By Meghri Baronian
RIDGEFIELD, N.J.—On Oct. 5, as part of the Month of Culture, the Hamazkayin Armenian Educational and Cultural Society of New Jersey, along with Sts. Vartanantz Church, Rev. Hovnan Bozoian, and the Board of Trustees proudly introduced Dr. Meline Karakashian to present her story of Komitas. The event took place at Sts. Vartanantz Armenian Apostolic Church in Ridgefield.
The program began with a piano performance by Kalina Mesrobian, who played Edward Mirzoyan’s “Sad Waltz” and Gregg Nielson Chopin’s “Nocturne.” Her opening performances were very moving and set the tone for the rest of the event. Talin Mavilian, the master of ceremonies, then introduced Karakashian.
Born in Beirut, Lebanon, to parents who were survivors of the Armenian Genocide, Karakashian received her early education from the Nshan Palanjian Djemaran. She has lived an interesting life, having traveled to many countries, raised a family in New Jersey, and continued her education at Rutgers and Seton Hall University, where she received her Ph.D. in psychology. After the earthquake in Armenia in 1988, she traveled back and forth helping the victims of the earthquake and trying to help the country recover. Today, she continues to travel to Armenia in the hope of helping her country with its struggles.
Talin Mavilian invited Karakashian to begin her slideshow presentation, and to present Komitas’s life from a different point of view. Komitas, whose birth name was Soghomon Soghomonian, was born in 1869 in Armenia to a family deeply involved in music. At a young age, he lost both his parents and was looked after by his grandmother. In 1881, Catholicos Gevork IV chose Komitas to be educated at Etchmiadzin Seminary. He was a very clever child. When asked by the priest what he was doing in Etchmiadzin if he did not know how to speak Armenian, he replied saying that he knew how to sing songs in Armenian. He impressed the Catholicos with his singing talent and later graduated in 1893 and became a monk. Two years later, he became a bishop. Komitas helped establish and conduct the monastery church choir until he went to Berlin in 1896, where he enrolled in the Kaiser Friedrich Wilhelm University. There he studied music and in 1899 received the title of Doctor of Musicology. After returning to Etchmiadzin, he traveled throughout the country to many villages, where he listened and recorded Armenian songs that were performed. Later, he worked in Istanbul, where he established yet another choir. On April 24, 1915, he was arrested along with many other Armenian notables, and was sent away. He returned to the capital, but was soon sent to a hospital due to a psychiatric breakdown. He was later sent to a psychiatric clinic in Paris, where he stayed until his death in 1935.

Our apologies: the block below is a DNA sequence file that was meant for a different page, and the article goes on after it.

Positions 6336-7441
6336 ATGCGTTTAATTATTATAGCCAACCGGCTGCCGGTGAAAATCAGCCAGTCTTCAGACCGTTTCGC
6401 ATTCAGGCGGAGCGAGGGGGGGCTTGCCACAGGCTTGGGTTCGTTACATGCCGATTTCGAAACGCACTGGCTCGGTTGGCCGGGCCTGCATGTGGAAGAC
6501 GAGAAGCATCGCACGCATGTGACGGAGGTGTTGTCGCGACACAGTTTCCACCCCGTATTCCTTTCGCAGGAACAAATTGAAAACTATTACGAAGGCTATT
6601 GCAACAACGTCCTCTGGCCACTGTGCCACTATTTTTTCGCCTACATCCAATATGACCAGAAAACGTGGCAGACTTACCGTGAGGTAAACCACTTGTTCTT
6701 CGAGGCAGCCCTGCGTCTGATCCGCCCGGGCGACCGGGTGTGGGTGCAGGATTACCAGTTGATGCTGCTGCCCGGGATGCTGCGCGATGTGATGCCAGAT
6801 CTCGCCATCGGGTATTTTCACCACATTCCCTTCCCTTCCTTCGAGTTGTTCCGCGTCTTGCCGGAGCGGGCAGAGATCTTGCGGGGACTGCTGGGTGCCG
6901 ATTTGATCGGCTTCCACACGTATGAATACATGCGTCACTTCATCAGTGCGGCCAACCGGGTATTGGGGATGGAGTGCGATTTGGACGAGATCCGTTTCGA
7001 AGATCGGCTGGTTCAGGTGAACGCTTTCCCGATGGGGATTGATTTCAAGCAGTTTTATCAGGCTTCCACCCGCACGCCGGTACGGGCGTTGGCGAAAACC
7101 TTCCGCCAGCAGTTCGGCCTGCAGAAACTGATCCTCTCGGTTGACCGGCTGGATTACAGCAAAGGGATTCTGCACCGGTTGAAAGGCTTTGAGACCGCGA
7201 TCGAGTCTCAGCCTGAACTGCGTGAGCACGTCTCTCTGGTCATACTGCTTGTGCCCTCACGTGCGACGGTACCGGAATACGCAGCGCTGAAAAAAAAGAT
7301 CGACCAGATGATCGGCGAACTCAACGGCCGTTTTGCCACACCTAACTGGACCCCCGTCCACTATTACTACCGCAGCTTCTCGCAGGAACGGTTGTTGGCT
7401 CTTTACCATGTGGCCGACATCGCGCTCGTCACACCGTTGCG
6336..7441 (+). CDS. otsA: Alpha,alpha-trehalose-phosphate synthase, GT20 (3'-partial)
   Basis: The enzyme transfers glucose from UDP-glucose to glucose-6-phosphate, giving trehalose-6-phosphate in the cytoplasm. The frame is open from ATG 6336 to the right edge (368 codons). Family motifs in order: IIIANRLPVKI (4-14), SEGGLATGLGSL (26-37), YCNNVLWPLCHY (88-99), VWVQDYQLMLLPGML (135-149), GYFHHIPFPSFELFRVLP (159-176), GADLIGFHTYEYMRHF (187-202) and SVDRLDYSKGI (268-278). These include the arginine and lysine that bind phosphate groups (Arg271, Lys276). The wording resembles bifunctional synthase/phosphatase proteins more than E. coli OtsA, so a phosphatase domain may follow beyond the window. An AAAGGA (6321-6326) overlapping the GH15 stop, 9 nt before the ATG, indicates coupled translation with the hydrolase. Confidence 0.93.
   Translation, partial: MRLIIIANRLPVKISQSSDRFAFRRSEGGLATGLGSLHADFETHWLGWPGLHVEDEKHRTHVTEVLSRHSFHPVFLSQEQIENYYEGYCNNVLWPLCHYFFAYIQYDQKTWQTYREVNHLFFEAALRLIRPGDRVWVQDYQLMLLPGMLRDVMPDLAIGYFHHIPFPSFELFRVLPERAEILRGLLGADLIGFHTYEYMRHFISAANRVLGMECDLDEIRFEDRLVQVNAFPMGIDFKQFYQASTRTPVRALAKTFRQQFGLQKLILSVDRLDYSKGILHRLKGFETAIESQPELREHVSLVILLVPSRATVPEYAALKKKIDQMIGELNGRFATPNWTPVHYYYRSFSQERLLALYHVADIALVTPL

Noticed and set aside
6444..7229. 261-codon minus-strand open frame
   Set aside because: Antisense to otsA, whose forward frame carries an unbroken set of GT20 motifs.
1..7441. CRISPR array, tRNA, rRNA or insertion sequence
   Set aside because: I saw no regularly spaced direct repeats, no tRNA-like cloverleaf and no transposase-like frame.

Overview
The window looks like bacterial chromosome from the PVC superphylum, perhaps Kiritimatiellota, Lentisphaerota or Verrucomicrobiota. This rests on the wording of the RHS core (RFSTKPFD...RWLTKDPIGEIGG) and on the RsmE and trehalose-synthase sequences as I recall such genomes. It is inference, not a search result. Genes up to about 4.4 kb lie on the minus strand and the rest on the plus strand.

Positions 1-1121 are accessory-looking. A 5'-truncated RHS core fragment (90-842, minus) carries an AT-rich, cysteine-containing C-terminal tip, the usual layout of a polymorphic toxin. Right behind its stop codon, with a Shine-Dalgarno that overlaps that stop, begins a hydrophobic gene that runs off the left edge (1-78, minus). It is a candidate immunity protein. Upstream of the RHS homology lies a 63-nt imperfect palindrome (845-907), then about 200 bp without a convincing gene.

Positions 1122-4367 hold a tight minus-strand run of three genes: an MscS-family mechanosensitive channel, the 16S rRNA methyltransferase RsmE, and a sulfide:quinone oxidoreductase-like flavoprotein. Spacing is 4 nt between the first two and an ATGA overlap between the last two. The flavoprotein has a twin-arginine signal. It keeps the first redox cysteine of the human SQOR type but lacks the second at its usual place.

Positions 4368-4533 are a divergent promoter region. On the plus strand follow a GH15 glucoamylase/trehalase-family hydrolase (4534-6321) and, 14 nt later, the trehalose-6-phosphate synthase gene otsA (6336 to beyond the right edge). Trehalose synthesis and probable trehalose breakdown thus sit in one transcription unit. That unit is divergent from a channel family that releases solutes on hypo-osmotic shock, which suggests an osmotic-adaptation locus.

Following her presentation, Karakashian answered questions from the audience. Mavilian then invited Rev. Hovnan Bozoian and the chairwoman of Hamazkain New Jersey to the stage. They gave a proclamation to Dr. Karakashian for her services to our Armenian community and Armenia.
Refreshments were served at 7 p.m. and the program began at 7:30 p.m.